Food Facts

Fixing Hard Stale Bread

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Bread is a staple food for many and has been eaten, in various versions, since the Stone Age. According to Guinness World Records, the oldest bread is 14,400-year-old bread crumbs found in Jordan. This ancient bread was flour (made of barley, oat, and other cereal grains) mixed with water, formed into a flatbread, and baked on a hot, flat stone.

Bread now comes in many different shapes and sizes, all of them delicious. While bread rarely goes stale at my house, let’s talk more about why bread goes stale, what to do about it and how to keep it from happening.

Why Does Bread Get Stale?

While bread is baking, the starches begin to gelatinize and absorb liquid, around 150°Fahrenheit. The starches absorbing liquid causes them to swell, which creates the soft, spongy texture we expect of bread.

However, as soon as the bread comes out of the oven, it starts to lose moisture and go stale. This process is called starch retrogradation. In starch retrogradation, the starches recrystallize and lose the water they once held. To help soften stale bread, you need to rehydrate the bread. This is done by providing moisture. Heat also helps regelatinize the starches as it creates steam and rehydrates the bread.

How to Fix Hard, Stale Bread

There are several different ways to rehydrate your stale, hard bread.

1. In the Oven

For a Loaf of Bread

  1. If you want to freshen up a loaf of bread, start with running the loaf under water (scary, I know, but trust me here). Get the bread damp but not totally soggy. If you have cut into the bread, try to avoid getting the cut side wet.
  2. Next, place the bread on a baking sheet and bake at 300°Fahrenheit for 6-10 minutes.
  3. The bread should be fully dried and the crisp should be crispy.

For a Slice of Bread or a Roll

  1. If you are working with just a slice of bread or a roll, start by wrapping it in foil.
  2. Bake at 300°Fahrenheit for 5 minutes until warm.
  3. Remove from the oven and allow to cool inside the foil. The foil will help keep the moisture in rather than letting it evaporate.

2. In the Microwave

If you have a slice of bread or a small roll, you can use the microwave rather than the oven.

  1. Run a lint-free towel or a piece of paper towel under water until completely wet. Then wring most of the water out of the towel.
  2. Wrap your piece of bread in the towel and place in the microwave.
  3. Microwave for 10 seconds until soft.

3. Celery in the Fridge

Place several stalks of celery in a bag or container with your stale loaf of bread. Let sit overnight, then remove the celery. The celery will likely be a bit wilted and dried out.

If your bread is not only stale but moldy, it is time to throw it out. If your bread is stale and won’t freshen up with these methods, it may be time to make bread crumbs or croutons out of it.

several loaves of bread in a paper bag

How to Keep Bread from Getting Stale or Moldy

While you can freshen up stale bread, it is better to keep it from getting stale. It is even more critical to keep bread from getting moldy bread because moldy bread has to be thrown out. Fortunately, there are things you can do!

Heat, humidity, and light are your enemy when it comes to mold. However, if your bread doesn’t have some humidity, it will quickly dry out and become stale. You should store bread in a cool, dry place with some air circulation. Store-bought bread should last 7-10 days, while homemade or artisan bread lasts 2-4 days. Thankfully, there are several options for storing bread,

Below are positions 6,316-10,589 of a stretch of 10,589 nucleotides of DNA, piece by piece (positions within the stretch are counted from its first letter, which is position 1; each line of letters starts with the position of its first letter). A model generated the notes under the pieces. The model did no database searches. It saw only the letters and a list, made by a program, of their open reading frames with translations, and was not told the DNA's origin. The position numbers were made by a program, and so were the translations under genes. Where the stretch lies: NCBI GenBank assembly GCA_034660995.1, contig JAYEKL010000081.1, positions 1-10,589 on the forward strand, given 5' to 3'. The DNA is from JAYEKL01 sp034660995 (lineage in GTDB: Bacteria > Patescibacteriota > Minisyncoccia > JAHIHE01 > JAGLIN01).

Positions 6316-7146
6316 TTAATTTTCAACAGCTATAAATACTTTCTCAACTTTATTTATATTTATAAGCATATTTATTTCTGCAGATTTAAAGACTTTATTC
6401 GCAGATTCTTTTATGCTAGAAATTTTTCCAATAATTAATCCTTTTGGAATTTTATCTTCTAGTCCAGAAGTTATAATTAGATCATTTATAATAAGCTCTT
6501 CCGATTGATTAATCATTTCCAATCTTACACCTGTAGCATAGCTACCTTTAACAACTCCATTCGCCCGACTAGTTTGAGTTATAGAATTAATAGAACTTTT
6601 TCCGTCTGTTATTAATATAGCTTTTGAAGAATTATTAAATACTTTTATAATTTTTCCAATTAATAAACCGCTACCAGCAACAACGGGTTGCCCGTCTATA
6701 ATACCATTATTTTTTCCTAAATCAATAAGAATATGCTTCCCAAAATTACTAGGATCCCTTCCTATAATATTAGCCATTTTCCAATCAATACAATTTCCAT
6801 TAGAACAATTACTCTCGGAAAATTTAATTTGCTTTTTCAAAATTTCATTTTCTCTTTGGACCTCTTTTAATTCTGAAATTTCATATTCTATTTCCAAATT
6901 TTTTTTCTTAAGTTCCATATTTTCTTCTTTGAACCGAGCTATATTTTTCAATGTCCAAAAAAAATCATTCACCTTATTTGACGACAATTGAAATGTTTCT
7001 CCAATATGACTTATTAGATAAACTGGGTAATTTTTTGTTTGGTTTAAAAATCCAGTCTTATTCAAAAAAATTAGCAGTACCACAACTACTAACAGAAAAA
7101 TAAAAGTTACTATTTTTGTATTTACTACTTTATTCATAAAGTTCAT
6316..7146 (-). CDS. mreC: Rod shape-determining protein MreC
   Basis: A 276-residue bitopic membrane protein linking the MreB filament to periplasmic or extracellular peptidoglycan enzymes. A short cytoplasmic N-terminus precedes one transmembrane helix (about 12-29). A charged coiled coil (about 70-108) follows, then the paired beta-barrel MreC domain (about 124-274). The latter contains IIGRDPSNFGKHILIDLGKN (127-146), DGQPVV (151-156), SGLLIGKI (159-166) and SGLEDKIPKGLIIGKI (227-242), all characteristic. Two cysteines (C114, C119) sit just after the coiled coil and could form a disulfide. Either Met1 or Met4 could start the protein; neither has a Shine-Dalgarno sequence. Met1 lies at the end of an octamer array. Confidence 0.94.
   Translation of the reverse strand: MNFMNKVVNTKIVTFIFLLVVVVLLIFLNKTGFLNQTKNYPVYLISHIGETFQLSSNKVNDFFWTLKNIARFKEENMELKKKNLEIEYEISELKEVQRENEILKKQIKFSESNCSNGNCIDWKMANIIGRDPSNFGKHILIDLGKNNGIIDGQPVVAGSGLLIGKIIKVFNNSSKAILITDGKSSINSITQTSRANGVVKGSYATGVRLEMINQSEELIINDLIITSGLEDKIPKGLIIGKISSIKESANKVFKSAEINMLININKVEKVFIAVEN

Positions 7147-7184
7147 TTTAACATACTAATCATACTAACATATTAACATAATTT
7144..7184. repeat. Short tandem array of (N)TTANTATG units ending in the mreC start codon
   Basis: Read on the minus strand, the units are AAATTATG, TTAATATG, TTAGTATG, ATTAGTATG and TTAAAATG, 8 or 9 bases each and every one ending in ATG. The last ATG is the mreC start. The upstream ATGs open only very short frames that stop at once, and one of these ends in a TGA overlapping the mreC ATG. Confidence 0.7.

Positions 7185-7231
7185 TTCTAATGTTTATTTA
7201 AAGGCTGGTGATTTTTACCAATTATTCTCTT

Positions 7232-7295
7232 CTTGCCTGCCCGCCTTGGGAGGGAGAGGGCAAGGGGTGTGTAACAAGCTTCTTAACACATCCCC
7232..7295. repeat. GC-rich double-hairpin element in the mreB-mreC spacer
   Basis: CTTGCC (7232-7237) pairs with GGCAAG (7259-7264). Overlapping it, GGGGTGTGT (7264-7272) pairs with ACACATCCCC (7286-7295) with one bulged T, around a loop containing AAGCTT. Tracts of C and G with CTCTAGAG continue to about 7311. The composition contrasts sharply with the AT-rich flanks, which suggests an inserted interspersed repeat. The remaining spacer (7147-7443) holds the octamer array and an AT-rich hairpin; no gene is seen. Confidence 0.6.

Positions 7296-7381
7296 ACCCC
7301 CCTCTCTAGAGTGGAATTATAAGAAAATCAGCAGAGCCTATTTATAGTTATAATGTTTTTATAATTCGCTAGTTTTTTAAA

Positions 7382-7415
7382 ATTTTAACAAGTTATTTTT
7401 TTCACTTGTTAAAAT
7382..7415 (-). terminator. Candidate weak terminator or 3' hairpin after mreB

1. Bread Box

Bread boxes have the right amount of circulation to keep mold from forming but enough humidity to keep the bread soft. Place one loaf of bread without any paper or plastic directly into your bread box. While bread boxes are made from many different things, they should all work well, so go with whatever you like the look of best.

2. Cloth Bread Bag

A bread box is great but can take up quite a bit of space on your counter. A cloth bread bag is airtight but still provides the needed airflow. A large, clean tea towel can work similarly.

3. Brown Paper Bag

A brown paper bag will help protect your bread from molding. It is perfect for hard-crusted rustic bread. Make sure to keep the bag tightly closed and store it in a cool, dry place such as a kitchen cupboard.

You don’t want to store your bread in a plastic bag as it traps moisture and warmth, making it more likely your bread will mold. If you have to store your bread in plastic, store it out of sunlight and keep the bag slightly open.

4. The Freezer

You don’t want to store your bread in the fridge as it can cause your bread to go stale. However, frozen bread can be kept for up to 3 months if stored properly. This is great if you make or buy multiple loaves of bread that you won’t be able to eat before they go bad. Check out my article on how to properly freeze and thaw bread.

However you choose to store your bread, it works best if you don’t buy presliced bread. Presliced bread gets exposed to the air more and tends to mold more quickly. Also, slice from the center of the bread and push the bread together. Leaving the end crusts helps keep the loaf fresher with enough moisture to stay soft without going moldy.

If you’re looking for a great bread recipe, I recommend my Orange White Chocolate Cranberry No-Knead Bread or my Cinnamon Swirl Bread. Happy Baking!

Hello! I'm Nichole and I am a Registered Dietitian Nutritionist. I have a bachelor's degree in Nutrition, Dietetics and Food Science and a master's degree in Nutrition and Dietetics. I love cooking, baking and anything food related. I look forward to teaching you more about food and sharing my favorite recipes with you. Enjoy!

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